How is Windows 8 faring so far? If Microsoft chief executive Steve Ballmer is to be believed, products running the cross-platform operating system are getting their shares of 'wow' compliments from admirers.
Exclusively interviewed by U.S.-based publication The Wall Street Journal (WSJ), Mr Ballmer said hybrid laptops on Windows 8 served as conversation piece and when he showed off a sample unit to friends, the device spontaneously inspired amazement.
He, however, conceded that consumers were likely adjusting on the array of products pinned with the new refreshed Microsoft operating system.
"Numerically there's not really much that's interesting to report," the Microsoft CEO told WSJ on Monday, though he quickly added that reports from the ground were promising enough for a product that is expected to make some dent in the mobile device market by the early months of 2013.
Microsoft remains focus on his earlier declaration that devices and services to be pushed out by the firm will represent its fresh vision of integrated product rendering, in which "you really do see all of Microsoft well integrated into Windows 8 and Windows Phone."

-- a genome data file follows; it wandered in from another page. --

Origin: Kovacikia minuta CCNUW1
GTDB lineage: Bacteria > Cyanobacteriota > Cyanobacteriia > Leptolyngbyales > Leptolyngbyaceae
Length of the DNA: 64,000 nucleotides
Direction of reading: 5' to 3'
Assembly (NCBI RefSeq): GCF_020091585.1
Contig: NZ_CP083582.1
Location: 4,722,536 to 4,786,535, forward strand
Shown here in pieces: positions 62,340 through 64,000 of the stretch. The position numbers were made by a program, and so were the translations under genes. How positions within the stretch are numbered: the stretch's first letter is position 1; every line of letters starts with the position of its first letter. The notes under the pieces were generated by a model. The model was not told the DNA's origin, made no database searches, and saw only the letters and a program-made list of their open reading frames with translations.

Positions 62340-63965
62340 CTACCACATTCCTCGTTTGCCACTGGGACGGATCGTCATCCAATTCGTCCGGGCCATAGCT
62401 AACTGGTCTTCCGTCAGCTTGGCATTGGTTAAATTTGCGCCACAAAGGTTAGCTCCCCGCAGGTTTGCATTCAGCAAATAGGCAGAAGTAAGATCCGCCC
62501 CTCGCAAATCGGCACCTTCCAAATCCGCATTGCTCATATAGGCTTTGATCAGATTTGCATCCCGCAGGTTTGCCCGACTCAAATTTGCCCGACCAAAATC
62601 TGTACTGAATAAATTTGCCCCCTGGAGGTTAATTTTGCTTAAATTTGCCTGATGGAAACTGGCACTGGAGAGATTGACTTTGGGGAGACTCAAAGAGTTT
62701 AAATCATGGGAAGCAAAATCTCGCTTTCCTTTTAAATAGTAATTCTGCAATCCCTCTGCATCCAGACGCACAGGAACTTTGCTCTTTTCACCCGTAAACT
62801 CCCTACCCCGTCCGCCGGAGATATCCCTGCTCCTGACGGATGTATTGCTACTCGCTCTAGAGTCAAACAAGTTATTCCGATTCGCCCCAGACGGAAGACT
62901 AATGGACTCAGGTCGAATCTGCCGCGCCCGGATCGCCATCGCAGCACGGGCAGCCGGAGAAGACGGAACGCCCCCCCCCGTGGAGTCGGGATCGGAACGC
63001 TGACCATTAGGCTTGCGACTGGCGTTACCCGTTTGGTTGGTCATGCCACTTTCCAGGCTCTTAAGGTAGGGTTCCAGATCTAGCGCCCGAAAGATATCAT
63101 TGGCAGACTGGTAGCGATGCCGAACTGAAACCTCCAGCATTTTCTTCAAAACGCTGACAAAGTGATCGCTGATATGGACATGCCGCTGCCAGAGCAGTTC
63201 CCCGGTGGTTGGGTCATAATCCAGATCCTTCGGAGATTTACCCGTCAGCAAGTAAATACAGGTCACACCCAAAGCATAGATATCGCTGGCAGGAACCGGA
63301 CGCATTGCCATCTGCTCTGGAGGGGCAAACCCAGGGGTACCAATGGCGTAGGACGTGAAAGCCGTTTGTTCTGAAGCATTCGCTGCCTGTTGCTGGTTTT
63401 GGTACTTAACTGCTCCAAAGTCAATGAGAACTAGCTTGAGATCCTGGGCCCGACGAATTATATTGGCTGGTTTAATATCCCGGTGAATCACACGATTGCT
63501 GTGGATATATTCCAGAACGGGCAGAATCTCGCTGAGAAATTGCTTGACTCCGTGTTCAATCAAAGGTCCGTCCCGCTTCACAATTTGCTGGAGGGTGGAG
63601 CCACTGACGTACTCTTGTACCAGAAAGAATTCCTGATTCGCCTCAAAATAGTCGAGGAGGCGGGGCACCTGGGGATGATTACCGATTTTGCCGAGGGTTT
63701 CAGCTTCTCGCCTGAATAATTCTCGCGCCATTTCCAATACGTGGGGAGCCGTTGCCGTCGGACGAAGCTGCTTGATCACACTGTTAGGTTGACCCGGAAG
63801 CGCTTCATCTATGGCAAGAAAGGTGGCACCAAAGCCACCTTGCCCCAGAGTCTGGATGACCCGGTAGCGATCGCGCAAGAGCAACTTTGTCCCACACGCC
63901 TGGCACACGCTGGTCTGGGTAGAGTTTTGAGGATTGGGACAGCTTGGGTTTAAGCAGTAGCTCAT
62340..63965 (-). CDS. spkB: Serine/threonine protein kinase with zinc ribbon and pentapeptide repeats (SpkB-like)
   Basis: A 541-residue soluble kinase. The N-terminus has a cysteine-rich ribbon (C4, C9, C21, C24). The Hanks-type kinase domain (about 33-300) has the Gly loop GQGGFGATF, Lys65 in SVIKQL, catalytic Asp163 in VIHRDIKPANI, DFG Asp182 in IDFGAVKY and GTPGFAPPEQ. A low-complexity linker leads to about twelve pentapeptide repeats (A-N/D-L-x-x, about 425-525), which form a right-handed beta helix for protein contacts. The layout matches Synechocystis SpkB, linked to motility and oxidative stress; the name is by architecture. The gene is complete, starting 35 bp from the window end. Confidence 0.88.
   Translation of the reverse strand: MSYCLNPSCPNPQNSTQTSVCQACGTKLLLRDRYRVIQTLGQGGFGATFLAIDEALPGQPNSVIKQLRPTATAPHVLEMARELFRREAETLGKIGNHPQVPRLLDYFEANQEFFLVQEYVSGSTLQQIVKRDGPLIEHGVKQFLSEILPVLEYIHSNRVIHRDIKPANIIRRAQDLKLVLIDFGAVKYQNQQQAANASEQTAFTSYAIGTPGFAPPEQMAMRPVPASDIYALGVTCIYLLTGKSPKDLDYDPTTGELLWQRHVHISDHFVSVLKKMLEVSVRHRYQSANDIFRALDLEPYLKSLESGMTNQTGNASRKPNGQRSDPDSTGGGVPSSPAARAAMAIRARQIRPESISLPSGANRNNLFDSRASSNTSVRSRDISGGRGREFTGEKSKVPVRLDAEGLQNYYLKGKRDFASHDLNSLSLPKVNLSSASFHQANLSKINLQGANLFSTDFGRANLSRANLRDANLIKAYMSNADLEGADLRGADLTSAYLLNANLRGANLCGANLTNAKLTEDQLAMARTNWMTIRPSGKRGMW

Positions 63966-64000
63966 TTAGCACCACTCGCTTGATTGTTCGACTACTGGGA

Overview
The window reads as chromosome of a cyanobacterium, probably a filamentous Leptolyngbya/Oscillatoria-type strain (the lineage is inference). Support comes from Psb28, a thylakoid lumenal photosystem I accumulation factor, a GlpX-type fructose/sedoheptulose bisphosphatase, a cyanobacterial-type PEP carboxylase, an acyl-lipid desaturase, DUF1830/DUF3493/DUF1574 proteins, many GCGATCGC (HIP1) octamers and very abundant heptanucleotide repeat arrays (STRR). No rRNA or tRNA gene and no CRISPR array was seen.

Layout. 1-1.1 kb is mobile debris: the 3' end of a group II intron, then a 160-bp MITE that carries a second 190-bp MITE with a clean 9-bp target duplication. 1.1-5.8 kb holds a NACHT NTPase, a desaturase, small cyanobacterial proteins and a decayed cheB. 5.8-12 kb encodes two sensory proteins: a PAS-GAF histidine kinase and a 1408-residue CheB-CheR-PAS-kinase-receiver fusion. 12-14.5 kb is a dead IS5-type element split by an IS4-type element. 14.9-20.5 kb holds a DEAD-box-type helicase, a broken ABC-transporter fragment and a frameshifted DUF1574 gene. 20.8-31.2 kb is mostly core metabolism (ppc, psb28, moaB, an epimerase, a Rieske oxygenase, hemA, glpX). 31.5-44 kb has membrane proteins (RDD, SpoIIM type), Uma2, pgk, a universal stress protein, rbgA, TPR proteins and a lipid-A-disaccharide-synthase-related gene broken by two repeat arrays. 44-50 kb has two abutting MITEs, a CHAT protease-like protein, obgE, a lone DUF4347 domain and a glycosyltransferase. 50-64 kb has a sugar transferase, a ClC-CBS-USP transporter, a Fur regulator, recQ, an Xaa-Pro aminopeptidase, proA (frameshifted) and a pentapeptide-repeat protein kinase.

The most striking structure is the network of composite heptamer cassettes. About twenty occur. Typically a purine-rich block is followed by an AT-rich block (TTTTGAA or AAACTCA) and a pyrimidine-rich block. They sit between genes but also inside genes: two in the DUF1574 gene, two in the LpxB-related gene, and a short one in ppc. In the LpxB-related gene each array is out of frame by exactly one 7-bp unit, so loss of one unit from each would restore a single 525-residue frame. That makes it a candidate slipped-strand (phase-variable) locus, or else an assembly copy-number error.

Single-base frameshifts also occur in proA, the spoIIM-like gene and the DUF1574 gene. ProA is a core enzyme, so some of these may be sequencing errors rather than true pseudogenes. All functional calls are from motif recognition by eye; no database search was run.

In essence, the company mission revolves on the notion that Microsoft is empowering consumers and businesses to achieve their full potentials, which Mr Ballmer said is complementing the firm's earlier goal of placing PCs within reach of every individual around the world.
Microsoft operates on the same map road designed by its founder, Bill Gates, though reconfigured in order to accommodate the present setting of the tech world, in which mobile devices have become the epicentre of virtually all computing activities, Mr Ballmer allowed.
The company, he added, is all willing to engage fully in the fierce market competition and aggressive marketing approach is on the list.
"We have not done Windows-phone advertising for awhile. You'll see us get out and do that," the Microsoft chief said, largely confirming earlier reports that the company has a $US1 billion war-chest to fund the strong global push for Windows 8 and the Surface tablet.
When asked if Microsoft would further expand on its new-found interest in hardware business and possibly issue its own smartphone in the not-so-distant future, Mr Ballmer simply replied: "We're quite happy this holiday going to market hard with Nokia, Samsung and HTC."
But he hastily offered: "Whether we had a plan to do something different or we didn't have a plan, I wouldn't comment in any dimension."
What's definite at Microsoft at the moment is will continue evolving with him holding the rudder, Mr Ballmer stressed, a management set up, he added, that he would love to relish for the longest possible time.
"I will serve as long and no longer as both the board wants me, and I feel like I'm adding value and/or until somebody better should come in and take over," Mr Ballmer declared.